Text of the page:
|Publication number||US7264649 B1|
|Application number||US 10/898,042|
|Publication date||Sep 4, 2007|
|Filing date||Jul 23, 2004|
|Priority date||Jul 23, 2004|
|Publication number||10898042, 898042, US 7264649 B1, US 7264649B1, US-B1-7264649, US7264649 B1, US7264649B1|
|Inventors||Eric Arthur Johnson, Joseph Duane Kulesza|
|Original Assignee||Advanced Design Consulting Usa, Inc.|
|Export Citation||BiBTeX, EndNote, RefMan|
|Patent Citations (9), Referenced by (14), Classifications (22), Legal Events (4)|
|External Links: USPTO, USPTO Assignment, Espacenet|
The present invention relates to humidity control systems for controlling indoor humidity and reducing indoor house-dust mite allergen levels.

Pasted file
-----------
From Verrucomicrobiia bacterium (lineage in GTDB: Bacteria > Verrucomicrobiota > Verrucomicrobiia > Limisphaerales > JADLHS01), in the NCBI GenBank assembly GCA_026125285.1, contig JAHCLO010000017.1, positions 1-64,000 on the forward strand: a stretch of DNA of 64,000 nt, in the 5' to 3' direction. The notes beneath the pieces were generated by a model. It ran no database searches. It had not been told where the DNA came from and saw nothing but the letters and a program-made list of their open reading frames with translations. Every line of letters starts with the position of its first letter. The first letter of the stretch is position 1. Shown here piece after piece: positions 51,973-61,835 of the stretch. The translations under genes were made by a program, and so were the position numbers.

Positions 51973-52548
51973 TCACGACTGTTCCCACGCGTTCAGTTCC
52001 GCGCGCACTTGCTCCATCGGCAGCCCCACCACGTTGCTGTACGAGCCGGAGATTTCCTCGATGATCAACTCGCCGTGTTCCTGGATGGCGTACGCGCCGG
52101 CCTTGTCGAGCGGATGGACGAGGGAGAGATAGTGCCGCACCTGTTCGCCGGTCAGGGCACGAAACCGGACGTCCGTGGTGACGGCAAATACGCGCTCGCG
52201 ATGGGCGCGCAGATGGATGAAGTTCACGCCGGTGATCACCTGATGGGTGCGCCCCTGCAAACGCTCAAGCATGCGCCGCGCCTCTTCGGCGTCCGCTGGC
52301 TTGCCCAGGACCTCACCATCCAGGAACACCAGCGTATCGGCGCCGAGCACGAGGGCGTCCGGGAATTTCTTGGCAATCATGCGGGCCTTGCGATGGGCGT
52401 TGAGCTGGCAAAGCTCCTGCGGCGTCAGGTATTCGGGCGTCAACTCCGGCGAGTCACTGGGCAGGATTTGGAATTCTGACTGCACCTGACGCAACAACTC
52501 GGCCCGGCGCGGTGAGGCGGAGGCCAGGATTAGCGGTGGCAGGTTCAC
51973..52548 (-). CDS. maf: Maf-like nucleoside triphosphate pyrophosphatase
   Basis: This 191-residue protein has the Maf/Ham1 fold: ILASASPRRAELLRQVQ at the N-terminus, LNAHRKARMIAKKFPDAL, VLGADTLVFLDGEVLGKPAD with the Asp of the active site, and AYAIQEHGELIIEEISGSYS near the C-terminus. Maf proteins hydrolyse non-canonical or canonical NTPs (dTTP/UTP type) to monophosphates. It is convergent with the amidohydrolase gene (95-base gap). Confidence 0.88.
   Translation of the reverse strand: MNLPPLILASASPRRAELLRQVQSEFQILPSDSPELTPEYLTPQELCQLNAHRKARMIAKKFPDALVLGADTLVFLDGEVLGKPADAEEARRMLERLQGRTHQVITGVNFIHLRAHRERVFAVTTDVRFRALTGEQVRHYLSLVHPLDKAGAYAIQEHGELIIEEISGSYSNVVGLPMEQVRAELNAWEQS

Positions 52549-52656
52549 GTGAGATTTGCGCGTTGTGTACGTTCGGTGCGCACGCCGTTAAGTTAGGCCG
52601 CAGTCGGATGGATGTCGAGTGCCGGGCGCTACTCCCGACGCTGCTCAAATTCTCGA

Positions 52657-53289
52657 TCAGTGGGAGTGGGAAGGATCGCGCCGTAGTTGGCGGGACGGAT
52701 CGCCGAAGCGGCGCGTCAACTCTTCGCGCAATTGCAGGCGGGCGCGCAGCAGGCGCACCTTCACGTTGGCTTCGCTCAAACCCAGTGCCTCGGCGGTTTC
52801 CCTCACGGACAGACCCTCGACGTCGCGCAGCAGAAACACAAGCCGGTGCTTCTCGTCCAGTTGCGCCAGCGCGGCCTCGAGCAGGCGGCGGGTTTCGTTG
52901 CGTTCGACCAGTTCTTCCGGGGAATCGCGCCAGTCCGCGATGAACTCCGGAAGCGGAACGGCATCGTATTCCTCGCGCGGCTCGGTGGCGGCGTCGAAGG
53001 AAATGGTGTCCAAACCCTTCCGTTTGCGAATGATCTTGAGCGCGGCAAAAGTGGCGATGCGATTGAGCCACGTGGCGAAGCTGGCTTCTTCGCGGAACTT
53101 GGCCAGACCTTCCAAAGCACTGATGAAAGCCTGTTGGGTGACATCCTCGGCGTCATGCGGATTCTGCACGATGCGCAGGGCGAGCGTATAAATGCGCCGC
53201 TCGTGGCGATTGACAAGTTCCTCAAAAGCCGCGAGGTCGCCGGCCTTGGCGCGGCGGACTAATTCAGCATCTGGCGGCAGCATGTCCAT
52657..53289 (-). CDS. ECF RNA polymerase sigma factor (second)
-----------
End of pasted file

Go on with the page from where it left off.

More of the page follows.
The need to control the indoor environment in order to alleviate the suffering of people affected by allergies has been recognized since the early twentieth century (C. C. Keirns, “Better than nature: the changing treatment of asthma and hay fever in the United States, 1910-1945”, Stud. Hist. Phil. Biol. & Biomed. Sci., 34 (2003) 511-531). In 1931, Dr. Warren Vaughan stated that “Allergic treatment has, broadly, two objectives: the rearrangement of the environment to prevent access of the allergen to the patient and rearrangement of the patient so that he will not be as sensitive to the allergens remaining in his environment. Sometimes the allergen can be removed from the neighborhood of the patient, at other times the patient must be removed from the neighborhood of the allergen” (W. T. Vaughan, Allergy and applied immunology: A handbook for physician and patient, on asthma, hay fever, urticaria, eczema, migraine and kindred manifestations of allergy, C. V. Mosby Company (1931) St. Louis). In advocating the removal of the allergen from the patient's environment, Dr. Vaughan's approach anticipated much of the work of researchers and clinicians over the next seventy years. While many allergists pursued the path of desensitization, others sought to isolate the sufferer from external sources of allergens, such as pollens, and to eliminate the allergens that originate within the home environment. Elimination of allergens originating within the home environment was aided by changes in architectural style that eliminated allergen reservoirs by removing carpets, wallpapers and fabric hangings, and cloth-upholstered furnishings from the home, and in particular from the bedroom.